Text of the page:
That Dirty Watuh
Click here to buy posters
In Association with
It was nevuh suggested to me that I speak with an accent until one summuh when I was nine and my cousins from Florida were visiting.

A couple of days after they arrived, the oldest of the cousins, Jay, turned to my Uncle Benny. “Hey Dad, do you think if we moved up herre, we’d starrrt talking with Boston accents?” he asked.

My uncle shrugged.

“What’s a Bostin accent?” I asked, intrigued.

“Like when you say ‘caaaa’ instead of carrr.” Jay replied condescendingly.

“I don’t say ‘caaaa.’ I say cah. Not ‘carrr.’ Cah. I don’t have an accent. You do. What’s with all the ‘ahs’?” I shot back.

He laughed at me. “How do you spell carrr?” he asked.

“Duh, C-A-AH,” I replied.

He just laughed hahduh.

“Derr. Why do you say ‘ah’ instead of ‘arrr’?”

“Because ‘arrr’ sounds retahdid.”

“Does not. ‘Ahh’ sounds retarrrded.”

“No suh.”

“Aww. Haww.”

“Okay that’s enough,” said Uncle Benny in the classic you-kids-are-giving-me-a-headache voice.

I glared at Jay.

“Carrr,” I drawled tauntingly. But I knew it was useless. We would never see eye to eye on this one.

I just talked like everyone else I knew, and I was not about to staht talking like those Florida kids.

My father overheard this conversation and decided to have some fun. That evening during dinner, he opened a bottle of wine. He held up the cork and looked at my teenage cousins Jay and Matt.

“Do you know what this is?” he asked.

They snickered and shook their heads.

“It’s a cock,” said my Dad.

Jay and Matt busted out laughing.

“No it’s not. It’s a corrrrk,” said Jay after he recovered enough to talk.

Years later, after my innocence waned, I recalled that conversation, got the joke, and made a note to watch my ahs around wine.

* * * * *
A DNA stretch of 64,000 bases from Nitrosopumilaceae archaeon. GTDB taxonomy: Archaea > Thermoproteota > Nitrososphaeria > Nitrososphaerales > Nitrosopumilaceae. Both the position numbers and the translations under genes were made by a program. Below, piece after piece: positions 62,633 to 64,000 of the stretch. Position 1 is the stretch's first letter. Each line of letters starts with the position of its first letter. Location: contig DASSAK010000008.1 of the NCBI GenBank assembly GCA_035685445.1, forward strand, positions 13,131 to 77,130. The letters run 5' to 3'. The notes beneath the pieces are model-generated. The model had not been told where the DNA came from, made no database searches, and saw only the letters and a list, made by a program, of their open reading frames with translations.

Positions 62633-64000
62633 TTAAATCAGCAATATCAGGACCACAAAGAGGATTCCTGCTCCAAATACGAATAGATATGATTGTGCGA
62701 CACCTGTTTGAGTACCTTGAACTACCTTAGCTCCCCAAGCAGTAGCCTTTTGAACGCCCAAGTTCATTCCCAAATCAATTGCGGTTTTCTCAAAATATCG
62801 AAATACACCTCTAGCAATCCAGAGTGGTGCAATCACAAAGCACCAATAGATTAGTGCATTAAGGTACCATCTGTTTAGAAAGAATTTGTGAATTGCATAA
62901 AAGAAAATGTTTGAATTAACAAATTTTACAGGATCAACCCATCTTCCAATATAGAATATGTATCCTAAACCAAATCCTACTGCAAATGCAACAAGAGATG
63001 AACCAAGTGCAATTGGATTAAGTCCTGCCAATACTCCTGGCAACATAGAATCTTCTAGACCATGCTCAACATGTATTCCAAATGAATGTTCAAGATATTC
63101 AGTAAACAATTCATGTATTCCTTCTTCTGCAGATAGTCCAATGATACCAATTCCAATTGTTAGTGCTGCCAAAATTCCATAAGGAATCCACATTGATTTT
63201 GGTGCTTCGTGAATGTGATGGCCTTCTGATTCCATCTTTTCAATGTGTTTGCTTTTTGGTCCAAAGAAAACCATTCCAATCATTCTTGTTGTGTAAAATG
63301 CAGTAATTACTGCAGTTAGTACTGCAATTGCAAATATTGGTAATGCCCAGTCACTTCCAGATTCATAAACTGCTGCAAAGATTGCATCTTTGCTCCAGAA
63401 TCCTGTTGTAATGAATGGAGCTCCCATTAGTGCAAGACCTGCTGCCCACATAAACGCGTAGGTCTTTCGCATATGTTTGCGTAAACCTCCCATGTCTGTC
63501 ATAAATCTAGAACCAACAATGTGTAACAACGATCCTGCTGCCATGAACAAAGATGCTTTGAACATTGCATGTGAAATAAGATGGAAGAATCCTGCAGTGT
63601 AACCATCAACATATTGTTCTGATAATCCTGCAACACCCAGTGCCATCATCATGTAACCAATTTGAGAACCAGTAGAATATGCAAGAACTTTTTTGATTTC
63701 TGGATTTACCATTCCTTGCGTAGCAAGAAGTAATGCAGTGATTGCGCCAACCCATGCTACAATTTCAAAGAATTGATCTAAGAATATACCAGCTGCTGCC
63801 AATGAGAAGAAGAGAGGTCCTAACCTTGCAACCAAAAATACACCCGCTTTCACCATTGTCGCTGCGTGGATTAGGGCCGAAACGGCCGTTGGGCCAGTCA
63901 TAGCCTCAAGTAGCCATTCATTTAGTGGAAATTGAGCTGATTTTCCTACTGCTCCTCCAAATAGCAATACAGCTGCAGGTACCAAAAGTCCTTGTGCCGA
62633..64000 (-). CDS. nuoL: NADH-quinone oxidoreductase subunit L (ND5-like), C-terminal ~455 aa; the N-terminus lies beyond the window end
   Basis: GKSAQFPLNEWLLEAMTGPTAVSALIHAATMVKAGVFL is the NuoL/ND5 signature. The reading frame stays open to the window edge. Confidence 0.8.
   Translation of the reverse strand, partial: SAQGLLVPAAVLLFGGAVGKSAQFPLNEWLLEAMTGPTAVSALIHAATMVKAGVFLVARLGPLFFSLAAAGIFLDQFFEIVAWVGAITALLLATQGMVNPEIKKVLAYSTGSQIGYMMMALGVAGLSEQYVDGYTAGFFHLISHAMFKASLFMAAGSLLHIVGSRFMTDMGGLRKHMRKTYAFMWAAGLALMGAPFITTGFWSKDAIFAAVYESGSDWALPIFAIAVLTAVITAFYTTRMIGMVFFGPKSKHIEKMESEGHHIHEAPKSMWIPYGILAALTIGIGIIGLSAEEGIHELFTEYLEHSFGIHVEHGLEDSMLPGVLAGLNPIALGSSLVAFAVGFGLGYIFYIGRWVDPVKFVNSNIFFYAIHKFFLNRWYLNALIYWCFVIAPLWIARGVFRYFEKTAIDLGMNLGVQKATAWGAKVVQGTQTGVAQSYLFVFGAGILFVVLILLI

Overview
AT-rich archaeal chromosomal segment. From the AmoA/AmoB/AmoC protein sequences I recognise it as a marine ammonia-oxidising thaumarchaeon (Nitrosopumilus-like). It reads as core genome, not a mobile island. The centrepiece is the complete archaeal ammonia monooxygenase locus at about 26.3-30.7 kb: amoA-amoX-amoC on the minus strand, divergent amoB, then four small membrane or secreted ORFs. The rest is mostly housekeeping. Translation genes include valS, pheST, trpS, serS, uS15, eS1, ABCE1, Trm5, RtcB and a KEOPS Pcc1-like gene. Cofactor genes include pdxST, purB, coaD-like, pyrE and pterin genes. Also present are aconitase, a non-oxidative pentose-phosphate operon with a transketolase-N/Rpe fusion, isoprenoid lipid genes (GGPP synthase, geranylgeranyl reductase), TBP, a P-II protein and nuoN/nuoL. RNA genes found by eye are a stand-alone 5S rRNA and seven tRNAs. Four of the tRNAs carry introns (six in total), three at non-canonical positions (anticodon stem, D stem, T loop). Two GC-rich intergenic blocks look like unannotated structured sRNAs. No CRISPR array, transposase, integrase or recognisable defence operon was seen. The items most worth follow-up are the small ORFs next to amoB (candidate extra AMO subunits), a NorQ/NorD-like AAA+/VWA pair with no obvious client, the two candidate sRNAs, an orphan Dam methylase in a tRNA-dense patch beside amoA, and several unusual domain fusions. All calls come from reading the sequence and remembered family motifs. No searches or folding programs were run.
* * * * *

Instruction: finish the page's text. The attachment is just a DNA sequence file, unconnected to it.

After graduating from Wakefield High, I began the carrhea of a series of office jobs in Boston. At first, I recall noting differences in inflection and pronunciation of certain words, depending on the region of suburban Boston the speakuh was from. And after yeahs of being exposed to the rich diversity in the city, I got used to hearing lots of different accents from all around the world.

I decided that if I did have an accent, it deserved to be spoken with pride, out of respect for my roots.

Recently while reading a short at an open mike, I was faced with a grim self-discovery. The story was about my and my brother’s first whoopee cushions. Inevitably such a tale will beg for the utterance of the one word I cannot fake: faht. And it wasn’t until it slipped out that I realized I had been reading without the accent that I really don’t have.

I was unable to successfully pull off a faht with realistic ahhs, and, worse, I was embarrassed about it! I had failed in conforming to the universal language of aht. Did I subconsciously think that people would judge me by my alleged Boston accent? Perhaps I was following the example of ahtists I admired. For it occurred to me later that even Mick Jagguh loses his accent when he sings.

It can be a real bastid, but the dirty watuh, she runs through my veins.

I fantasize about one day having my own language school in Kenmore Square. I shall name my language Bostonics. All the college kids from out of town will delight in learning how to speak like Boston natives. It will be a place where the guttural melody of the accent I don’t have will be embraced.

Submissions Contributors Advertise About Us Contact Us Disclaimer Privacy Links Awards Request Review Contributor Login
© Copyright 2002 - 2018 All rights reserved.